Landmark legislation that would significantly alter and simplify how firearms suppressors are purchased and sold in the U.S. has been introduced in the U.S. House of Representatives.
The Hearing Protection Act (HPA) removes suppressors from the regulatory authority granted under the National Firearms Act (NFA), replacing the current federal transfer process with a standard National Criminal Instant Background Check (NICS) background check. Introduced this week by Rep. Matt Salmon (AZ-05), the Hearing Protection Act was created with the guidance of the American Suppressor Association (ASA) and is supported by the National Rifle Association.
The manufacture and sales of suppressors, also know as silencers, is strictly regulated by the federal governments under the National Firearms Act of 1934. Currently, those intending to purchase a suppressor are required to complete an application to the Bureau of Alcohol, Tobacco and Firearms (ATF) and pay a $200 transfer tax for each suppressor unit. In addition, the same background check required for ownership of a machine gun is performed on the individual, resulting in a process that may take several months.
Rep. Salmon’s measure removes the $200 transfer tax and would require buyers to pass the same background check criteria as law-abiding gun purchasers now undergo through a federally licensed firearms dealer.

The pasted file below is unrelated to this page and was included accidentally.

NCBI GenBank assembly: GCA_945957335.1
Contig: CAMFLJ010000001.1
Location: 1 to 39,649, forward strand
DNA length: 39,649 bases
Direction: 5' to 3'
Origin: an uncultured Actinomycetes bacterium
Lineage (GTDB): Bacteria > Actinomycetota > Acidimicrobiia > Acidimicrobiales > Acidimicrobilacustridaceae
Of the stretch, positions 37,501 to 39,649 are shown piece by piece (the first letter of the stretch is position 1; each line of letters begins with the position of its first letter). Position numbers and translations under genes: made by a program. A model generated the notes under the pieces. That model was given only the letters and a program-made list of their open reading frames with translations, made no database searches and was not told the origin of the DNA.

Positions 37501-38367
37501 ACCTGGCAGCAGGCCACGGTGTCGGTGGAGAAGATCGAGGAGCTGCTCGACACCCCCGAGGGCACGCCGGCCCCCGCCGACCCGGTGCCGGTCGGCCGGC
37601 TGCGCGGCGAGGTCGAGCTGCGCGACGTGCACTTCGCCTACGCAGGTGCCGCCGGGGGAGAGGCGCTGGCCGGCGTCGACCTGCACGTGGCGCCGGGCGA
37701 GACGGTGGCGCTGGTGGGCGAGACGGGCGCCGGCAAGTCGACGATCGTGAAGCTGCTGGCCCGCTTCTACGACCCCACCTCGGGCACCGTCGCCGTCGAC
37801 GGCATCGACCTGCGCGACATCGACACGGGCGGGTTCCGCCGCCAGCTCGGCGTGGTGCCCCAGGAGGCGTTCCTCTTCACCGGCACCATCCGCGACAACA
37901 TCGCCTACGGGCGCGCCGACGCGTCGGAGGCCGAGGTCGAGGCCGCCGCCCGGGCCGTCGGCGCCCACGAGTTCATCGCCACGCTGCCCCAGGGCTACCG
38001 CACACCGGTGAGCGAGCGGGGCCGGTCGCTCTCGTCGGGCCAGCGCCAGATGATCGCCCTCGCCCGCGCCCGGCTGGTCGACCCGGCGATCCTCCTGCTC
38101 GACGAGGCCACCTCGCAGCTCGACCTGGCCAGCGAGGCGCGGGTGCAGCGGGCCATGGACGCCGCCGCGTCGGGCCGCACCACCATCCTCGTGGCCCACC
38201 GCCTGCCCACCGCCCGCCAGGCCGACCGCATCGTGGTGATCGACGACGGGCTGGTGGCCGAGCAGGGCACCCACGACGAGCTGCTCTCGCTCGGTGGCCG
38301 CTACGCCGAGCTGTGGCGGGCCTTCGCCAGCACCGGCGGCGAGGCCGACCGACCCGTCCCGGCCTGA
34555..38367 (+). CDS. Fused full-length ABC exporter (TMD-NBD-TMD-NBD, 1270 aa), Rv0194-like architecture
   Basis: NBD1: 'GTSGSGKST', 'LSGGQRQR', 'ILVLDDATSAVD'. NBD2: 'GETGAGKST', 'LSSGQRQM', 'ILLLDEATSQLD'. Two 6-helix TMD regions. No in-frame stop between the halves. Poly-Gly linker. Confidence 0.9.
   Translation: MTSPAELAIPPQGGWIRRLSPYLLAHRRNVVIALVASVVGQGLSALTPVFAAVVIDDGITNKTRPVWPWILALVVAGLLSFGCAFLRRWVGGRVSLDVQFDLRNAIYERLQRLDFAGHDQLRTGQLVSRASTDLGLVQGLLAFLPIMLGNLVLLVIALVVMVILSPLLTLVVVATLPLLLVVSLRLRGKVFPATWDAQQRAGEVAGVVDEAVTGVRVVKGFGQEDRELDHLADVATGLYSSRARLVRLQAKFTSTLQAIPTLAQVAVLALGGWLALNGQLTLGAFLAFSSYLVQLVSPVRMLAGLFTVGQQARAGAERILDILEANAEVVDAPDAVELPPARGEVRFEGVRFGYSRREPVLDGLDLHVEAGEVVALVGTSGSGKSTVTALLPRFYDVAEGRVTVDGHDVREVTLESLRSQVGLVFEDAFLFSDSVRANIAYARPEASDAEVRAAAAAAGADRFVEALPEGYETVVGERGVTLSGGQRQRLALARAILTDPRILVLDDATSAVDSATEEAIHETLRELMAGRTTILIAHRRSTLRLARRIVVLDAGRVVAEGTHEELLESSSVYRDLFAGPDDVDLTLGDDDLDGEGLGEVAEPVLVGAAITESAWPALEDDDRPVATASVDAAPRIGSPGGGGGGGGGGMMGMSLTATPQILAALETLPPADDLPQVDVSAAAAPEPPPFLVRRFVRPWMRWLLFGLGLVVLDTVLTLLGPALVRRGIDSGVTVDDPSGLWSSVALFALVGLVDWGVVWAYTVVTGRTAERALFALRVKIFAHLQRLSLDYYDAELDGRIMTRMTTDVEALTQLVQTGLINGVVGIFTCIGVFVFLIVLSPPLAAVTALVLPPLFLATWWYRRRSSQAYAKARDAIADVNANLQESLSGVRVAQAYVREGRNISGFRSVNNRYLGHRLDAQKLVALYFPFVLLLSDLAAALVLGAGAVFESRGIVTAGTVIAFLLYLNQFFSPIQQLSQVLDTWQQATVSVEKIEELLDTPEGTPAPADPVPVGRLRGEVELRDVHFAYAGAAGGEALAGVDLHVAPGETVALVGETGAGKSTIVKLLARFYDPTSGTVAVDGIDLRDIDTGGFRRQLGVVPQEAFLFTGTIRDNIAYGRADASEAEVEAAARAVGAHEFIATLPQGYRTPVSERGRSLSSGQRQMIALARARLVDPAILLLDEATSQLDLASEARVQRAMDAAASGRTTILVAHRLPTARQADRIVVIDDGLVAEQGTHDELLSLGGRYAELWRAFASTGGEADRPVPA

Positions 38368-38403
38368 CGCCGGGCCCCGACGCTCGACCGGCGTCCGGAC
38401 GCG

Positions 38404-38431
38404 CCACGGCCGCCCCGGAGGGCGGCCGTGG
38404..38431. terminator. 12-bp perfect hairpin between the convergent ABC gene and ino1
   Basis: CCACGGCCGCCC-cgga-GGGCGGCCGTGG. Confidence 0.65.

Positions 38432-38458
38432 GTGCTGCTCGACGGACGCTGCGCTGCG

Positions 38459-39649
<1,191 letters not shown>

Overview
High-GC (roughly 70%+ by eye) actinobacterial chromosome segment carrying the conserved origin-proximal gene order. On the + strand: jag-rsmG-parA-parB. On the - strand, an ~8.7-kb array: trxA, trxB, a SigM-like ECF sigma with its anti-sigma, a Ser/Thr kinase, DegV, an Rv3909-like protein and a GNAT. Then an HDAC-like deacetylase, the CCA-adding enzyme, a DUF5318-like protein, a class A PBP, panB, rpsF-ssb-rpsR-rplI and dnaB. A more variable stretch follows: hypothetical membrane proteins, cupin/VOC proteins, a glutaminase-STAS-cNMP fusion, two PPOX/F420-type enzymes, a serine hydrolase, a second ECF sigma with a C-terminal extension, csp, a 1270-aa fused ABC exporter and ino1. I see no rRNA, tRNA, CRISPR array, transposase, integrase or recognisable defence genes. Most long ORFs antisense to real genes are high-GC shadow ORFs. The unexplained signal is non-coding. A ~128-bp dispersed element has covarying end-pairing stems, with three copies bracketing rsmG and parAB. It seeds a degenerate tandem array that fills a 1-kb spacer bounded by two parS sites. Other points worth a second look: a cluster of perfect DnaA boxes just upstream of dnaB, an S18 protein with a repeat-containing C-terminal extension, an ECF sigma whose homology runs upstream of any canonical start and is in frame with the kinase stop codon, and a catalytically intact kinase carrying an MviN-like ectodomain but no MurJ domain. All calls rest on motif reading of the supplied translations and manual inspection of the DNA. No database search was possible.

It is currently legal to hunt with a suppressor in 37 states, and 41 states permit private ownership of suppressors.
Interest in suppressor use has increased exponentially in the past few years, as shooters and hunters have become more aware of potential hearing damage caused by firearms. Suppressors also reduce recoil and muzzle rise, and in many cases may help increase accuracy. The noise reduction offered by suppressors is seen as a benefit for hunters seeking permission to hunt on private land and in areas of expanding urbanization where hunting is permitted, as well as at shooting ranges located in developing areas.
“Suppressors significantly reduce the chance of hearing loss for anyone who enjoys the shooting sports,” said Chris Cox, executive director of NRA’s Institute for Legislative Action. “On behalf of the NRA and our 5 million members, I want to thank Rep. Salmon for his leadership on this important bill.”